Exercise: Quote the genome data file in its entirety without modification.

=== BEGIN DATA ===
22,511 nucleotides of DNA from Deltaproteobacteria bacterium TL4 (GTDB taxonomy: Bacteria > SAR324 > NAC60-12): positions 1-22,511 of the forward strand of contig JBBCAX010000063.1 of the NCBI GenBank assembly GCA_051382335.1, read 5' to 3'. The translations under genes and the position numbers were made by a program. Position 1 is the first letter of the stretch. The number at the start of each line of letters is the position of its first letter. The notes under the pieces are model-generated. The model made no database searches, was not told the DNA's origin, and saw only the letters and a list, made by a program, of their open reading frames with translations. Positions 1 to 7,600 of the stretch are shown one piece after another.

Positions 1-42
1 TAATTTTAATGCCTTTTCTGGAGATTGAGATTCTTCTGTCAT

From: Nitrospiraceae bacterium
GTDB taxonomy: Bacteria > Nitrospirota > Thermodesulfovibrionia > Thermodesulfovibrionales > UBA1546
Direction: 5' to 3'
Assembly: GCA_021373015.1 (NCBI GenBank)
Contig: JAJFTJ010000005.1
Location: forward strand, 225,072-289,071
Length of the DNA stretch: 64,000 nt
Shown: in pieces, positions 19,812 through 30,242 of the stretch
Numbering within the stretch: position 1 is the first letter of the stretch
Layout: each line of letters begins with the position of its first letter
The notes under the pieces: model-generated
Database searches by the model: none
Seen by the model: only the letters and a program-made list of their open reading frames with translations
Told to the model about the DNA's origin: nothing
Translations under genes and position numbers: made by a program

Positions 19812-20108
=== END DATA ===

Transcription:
22,511 nucleotides of DNA from Deltaproteobacteria bacterium TL4 (GTDB taxonomy: Bacteria > SAR324 > NAC60-12): positions 1-22,511 of the forward strand of contig JBBCAX010000063.1 of the NCBI GenBank assembly GCA_051382335.1, read 5' to 3'. The translations under genes and the position numbers were made by a program. Position 1 is the first letter of the stretch. The number at the start of each line of letters is the position of its first letter. The notes under the pieces are model-generated. The model made no database searches, was not told the DNA's origin, and saw only the letters and a list, made by a program, of their open reading frames with translations. Positions 1 to 7,600 of the stretch are shown one piece after another.

Positions 1-42
1 TAATTTTAATGCCTTTTCTGGAGATTGAGATTCTTCTGTCAT

From: Nitrospiraceae bacterium
GTDB taxonomy: Bacteria > Nitrospirota > Thermodesulfovibrionia > Thermodesulfovibrionales > UBA1546
Direction: 5' to 3'
Assembly: GCA_021373015.1 (NCBI GenBank)
Contig: JAJFTJ010000005.1
Location: forward strand, 225,072-289,071
Length of the DNA stretch: 64,000 nt
Shown: in pieces, positions 19,812 through 30,242 of the stretch
Numbering within the stretch: position 1 is the first letter of the stretch
Layout: each line of letters begins with the position of its first letter
The notes under the pieces: model-generated
Database searches by the model: none
Seen by the model: only the letters and a program-made list of their open reading frames with translations
Told to the model about the DNA's origin: nothing
Translations under genes and position numbers: made by a program

Positions 19812-20108